Teen drinking leads to calls for
Published: January 11, 2013
AN OUT-OF-CONTROL party that landed one
teen in the hospital for alcohol poisoning and raised concerns
another might have been sexually assaulted while passed out has
led to calls for a city law making it a crime to host a party
where underage drinking occurs. The city council could consider
a draft ordinance within the next month or two, Mayor Jason
Burnett said at Tuesday night’s council meeting.
Heath Rocha, a Carmel Unified School District director who
oversees the district’s drug and alcohol prevention efforts,
told the council Jan. 8 that Carmel High School students “use
and abuse drugs and alcohol at an alarming rate,” exceeding that
of their counterparts in Pacific Grove, Monterey County and
To help combat that abuse by getting parents and the community
more involved in preventing their children from drinking and
doing drugs, Rocha said, a group of CHS parents formed Carmel
CARES, which stands for Committed to Achieving Results and
Ensuring Success. A crucial aspect is persuading adults not to
allow underage drinking in their homes.
“A couple of months ago, there was a party that took place in
the Carmel-by-the-Sea city limits, with about 30 Carmel High
School students,” Rocha said during the public comment period at
the meeting. Carmel P.D. was called, and a few teenagers were
“And unfortunately, one student was taken to the hospital for
alcohol poisoning,” he said. “Another student went to the
hospital because she may have been sexually assaulted while she
was unconscious at the party.”
(Carmel P.D. detective Rachelle Lightfoot told The Pine Cone
that police cited three teenagers for curfew violation, and an
intoxicated adult received a strong warning. She also reported
there is no significant evidence the girl was sexually assaulted
at the Oct. 28, 2012, party — which took place in a San Antonio
Avenue home belonging to the grandparents of a CHS student and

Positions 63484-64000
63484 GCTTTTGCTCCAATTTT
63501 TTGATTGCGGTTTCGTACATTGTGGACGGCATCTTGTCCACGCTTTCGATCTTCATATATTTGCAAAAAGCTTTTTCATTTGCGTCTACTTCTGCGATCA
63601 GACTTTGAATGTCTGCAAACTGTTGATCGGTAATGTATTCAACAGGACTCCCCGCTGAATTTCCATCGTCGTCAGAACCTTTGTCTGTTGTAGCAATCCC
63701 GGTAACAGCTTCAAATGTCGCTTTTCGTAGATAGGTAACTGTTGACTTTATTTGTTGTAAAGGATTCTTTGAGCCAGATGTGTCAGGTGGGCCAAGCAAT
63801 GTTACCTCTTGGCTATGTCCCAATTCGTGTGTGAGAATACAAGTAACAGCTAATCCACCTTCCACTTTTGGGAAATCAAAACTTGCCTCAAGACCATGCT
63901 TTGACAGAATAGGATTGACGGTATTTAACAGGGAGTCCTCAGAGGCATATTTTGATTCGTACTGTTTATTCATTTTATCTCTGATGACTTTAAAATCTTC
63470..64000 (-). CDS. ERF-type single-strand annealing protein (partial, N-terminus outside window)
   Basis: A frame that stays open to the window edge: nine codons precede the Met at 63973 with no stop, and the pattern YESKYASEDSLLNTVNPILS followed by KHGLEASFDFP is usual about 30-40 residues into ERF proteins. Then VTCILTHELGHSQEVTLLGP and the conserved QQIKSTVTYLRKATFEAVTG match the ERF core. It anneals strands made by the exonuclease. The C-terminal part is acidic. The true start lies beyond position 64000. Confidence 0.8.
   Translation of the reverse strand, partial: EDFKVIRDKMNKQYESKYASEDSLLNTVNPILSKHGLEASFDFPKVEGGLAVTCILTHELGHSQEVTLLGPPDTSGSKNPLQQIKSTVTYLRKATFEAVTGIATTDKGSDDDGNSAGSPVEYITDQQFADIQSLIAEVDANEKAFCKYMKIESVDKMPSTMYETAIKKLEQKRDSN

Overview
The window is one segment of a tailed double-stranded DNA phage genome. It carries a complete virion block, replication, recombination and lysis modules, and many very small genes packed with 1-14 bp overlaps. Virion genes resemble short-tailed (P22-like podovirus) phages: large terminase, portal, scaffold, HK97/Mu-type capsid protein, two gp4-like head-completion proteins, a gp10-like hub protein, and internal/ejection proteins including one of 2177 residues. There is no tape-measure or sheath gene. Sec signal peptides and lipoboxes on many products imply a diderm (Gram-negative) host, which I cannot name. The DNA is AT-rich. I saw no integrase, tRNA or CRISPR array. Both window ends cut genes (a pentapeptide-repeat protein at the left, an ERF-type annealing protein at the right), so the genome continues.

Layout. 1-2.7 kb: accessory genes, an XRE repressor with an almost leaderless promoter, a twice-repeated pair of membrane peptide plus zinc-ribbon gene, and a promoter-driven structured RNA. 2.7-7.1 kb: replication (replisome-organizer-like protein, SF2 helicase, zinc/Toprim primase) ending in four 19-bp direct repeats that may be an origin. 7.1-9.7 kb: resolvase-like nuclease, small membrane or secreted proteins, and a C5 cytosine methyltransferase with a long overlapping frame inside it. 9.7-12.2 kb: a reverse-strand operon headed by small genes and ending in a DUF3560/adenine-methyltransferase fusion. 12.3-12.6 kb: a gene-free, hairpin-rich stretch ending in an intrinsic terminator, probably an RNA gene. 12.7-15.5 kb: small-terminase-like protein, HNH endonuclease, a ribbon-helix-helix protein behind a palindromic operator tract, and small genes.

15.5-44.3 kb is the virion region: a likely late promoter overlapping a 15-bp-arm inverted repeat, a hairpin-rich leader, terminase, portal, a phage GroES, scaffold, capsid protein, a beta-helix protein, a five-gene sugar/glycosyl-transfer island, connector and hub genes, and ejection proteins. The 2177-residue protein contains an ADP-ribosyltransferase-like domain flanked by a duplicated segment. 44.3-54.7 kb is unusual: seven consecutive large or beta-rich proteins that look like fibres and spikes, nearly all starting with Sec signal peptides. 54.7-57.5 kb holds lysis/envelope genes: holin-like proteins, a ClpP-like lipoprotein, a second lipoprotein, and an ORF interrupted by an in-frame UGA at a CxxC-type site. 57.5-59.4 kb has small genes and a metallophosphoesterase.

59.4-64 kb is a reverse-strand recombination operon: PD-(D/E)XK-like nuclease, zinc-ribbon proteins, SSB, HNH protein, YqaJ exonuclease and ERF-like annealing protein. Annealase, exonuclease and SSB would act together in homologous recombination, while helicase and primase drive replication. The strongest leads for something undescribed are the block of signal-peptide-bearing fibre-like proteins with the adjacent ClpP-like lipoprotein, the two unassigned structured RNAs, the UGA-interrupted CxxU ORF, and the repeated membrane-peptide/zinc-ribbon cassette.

grew out of control as word spread via social networking — but
DNA results have yet to come back from the state Department of
Justice lab to help confirm it one way or another.)
The incident prompted Rocha to email Burnett, Carmel P.D. Sgt.
Paul Tomasi (who has since been promoted to commander, as of
Jan. 1), and Chief Mike Calhoun, asking them to draft and
implement a social-host ordinance.
The new law “would hold individuals — social hosts — criminally
accountable for allowing, knowingly or unknowingly, an event to
take place where alcohol is consumed by minors,” Rocha said. “It
also addresses the commonly held belief that underage binge
drinking is inevitable or simply a right of passage,” and is
therefore acceptable, even though it’s illegal.
Parents are also known to allow their teenagers and friends to
drink alcohol in their homes with the belief that it’s better to
know where they are and that they are not driving.
Rocha provided a copy of a similar law in Marin County that
carries fines of $750 for the first offense, $1,500 for the
second and $2,500 for the third, and also holds hosts liable for
public-safety services used during second and subsequent
“I urge you to adopt an ordinance with the stiffest of
penalties and serve as a model for other municipalities,” he
told the council.
Pacific Grove has a social-host ordinance in its municipal code
and used the law to cite then-19-year-old Christopher Veloz, who
held the party where teen Aaron Corn was drinking before he
drove and crashed his SUV into a tree near Skyline Forest,
partially paralyzing friend Chelsie Hill, who was a passenger in
the car, in February 2010.
After the meeting, Calhoun said Tomasi, who also runs the
department’s juvenile diversion program to help young offenders
correct their ways before they end up in the criminal justice
system, is working with city attorney Don Freeman to draft the
ordinance. According to Calhoun, the county, as well as the
cities of Monterey and Marina, have similar laws on the books.